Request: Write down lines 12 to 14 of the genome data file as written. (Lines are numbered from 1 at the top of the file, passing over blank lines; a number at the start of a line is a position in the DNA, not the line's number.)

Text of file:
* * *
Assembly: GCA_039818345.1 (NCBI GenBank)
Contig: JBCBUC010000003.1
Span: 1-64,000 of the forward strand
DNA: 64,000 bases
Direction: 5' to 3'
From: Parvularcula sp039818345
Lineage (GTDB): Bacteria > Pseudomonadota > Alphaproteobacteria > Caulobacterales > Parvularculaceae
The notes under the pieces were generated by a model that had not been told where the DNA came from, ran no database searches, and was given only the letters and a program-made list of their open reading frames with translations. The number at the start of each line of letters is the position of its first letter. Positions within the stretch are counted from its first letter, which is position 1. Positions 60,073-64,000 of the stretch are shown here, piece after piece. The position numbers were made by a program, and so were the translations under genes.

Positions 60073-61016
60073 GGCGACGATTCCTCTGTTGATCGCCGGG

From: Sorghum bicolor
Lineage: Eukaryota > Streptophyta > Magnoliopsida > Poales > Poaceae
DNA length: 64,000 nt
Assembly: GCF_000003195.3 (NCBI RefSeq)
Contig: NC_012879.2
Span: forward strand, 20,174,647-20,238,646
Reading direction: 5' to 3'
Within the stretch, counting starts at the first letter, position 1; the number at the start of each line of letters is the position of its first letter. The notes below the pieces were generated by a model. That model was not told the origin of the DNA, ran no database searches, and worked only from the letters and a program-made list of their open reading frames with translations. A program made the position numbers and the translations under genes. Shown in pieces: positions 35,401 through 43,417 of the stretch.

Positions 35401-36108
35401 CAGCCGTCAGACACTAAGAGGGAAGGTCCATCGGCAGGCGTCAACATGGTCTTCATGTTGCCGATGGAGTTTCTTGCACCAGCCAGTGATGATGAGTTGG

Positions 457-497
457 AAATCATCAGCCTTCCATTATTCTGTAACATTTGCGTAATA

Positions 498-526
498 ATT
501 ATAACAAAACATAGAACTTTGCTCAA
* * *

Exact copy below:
Lineage: Eukaryota > Streptophyta > Magnoliopsida > Poales > Poaceae
DNA length: 64,000 nt
Assembly: GCF_000003195.3 (NCBI RefSeq)